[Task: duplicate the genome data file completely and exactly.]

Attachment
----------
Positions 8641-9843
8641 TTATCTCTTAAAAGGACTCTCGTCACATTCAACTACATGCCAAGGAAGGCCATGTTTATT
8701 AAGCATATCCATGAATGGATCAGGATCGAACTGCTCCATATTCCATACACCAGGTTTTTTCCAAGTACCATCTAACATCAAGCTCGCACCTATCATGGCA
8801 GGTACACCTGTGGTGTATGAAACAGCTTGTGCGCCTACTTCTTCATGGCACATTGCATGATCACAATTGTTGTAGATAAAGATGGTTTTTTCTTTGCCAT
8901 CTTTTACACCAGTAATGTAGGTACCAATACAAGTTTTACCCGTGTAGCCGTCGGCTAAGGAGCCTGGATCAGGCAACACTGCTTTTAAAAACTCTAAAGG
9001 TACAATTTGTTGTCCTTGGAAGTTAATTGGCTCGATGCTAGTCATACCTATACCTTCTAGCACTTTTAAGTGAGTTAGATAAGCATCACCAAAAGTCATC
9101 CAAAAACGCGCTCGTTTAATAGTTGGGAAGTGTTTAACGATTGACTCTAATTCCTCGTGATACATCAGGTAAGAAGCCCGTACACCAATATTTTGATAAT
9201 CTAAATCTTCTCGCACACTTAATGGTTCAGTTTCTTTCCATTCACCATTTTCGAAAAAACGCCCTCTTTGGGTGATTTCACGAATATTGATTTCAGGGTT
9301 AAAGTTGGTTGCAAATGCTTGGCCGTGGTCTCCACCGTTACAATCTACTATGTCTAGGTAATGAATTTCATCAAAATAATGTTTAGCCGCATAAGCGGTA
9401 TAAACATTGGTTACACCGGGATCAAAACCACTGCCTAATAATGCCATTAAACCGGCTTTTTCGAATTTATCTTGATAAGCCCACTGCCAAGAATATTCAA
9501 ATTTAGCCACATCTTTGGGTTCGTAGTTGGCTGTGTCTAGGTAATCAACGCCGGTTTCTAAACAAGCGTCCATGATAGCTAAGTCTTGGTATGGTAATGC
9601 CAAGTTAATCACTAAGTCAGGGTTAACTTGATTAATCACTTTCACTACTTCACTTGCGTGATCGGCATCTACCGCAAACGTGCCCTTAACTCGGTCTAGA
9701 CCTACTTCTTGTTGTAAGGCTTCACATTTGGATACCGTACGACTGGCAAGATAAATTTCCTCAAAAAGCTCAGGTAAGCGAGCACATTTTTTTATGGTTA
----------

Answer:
Positions 8641-9843
8641 TTATCTCTTAAAAGGACTCTCGTCACATTCAACTACATGCCAAGGAAGGCCATGTTTATT
8701 AAGCATATCCATGAATGGATCAGGATCGAACTGCTCCATATTCCATACACCAGGTTTTTTCCAAGTACCATCTAACATCAAGCTCGCACCTATCATGGCA
8801 GGTACACCTGTGGTGTATGAAACAGCTTGTGCGCCTACTTCTTCATGGCACATTGCATGATCACAATTGTTGTAGATAAAGATGGTTTTTTCTTTGCCAT
8901 CTTTTACACCAGTAATGTAGGTACCAATACAAGTTTTACCCGTGTAGCCGTCGGCTAAGGAGCCTGGATCAGGCAACACTGCTTTTAAAAACTCTAAAGG
9001 TACAATTTGTTGTCCTTGGAAGTTAATTGGCTCGATGCTAGTCATACCTATACCTTCTAGCACTTTTAAGTGAGTTAGATAAGCATCACCAAAAGTCATC
9101 CAAAAACGCGCTCGTTTAATAGTTGGGAAGTGTTTAACGATTGACTCTAATTCCTCGTGATACATCAGGTAAGAAGCCCGTACACCAATATTTTGATAAT
9201 CTAAATCTTCTCGCACACTTAATGGTTCAGTTTCTTTCCATTCACCATTTTCGAAAAAACGCCCTCTTTGGGTGATTTCACGAATATTGATTTCAGGGTT
9301 AAAGTTGGTTGCAAATGCTTGGCCGTGGTCTCCACCGTTACAATCTACTATGTCTAGGTAATGAATTTCATCAAAATAATGTTTAGCCGCATAAGCGGTA
9401 TAAACATTGGTTACACCGGGATCAAAACCACTGCCTAATAATGCCATTAAACCGGCTTTTTCGAATTTATCTTGATAAGCCCACTGCCAAGAATATTCAA
9501 ATTTAGCCACATCTTTGGGTTCGTAGTTGGCTGTGTCTAGGTAATCAACGCCGGTTTCTAAACAAGCGTCCATGATAGCTAAGTCTTGGTATGGTAATGC
9601 CAAGTTAATCACTAAGTCAGGGTTAACTTGATTAATCACTTTCACTACTTCACTTGCGTGATCGGCATCTACCGCAAACGTGCCCTTAACTCGGTCTAGA
9701 CCTACTTCTTGTTGTAAGGCTTCACATTTGGATACCGTACGACTGGCAAGATAAATTTCCTCAAAAAGCTCAGGTAAGCGAGCACATTTTTTTATGGTTA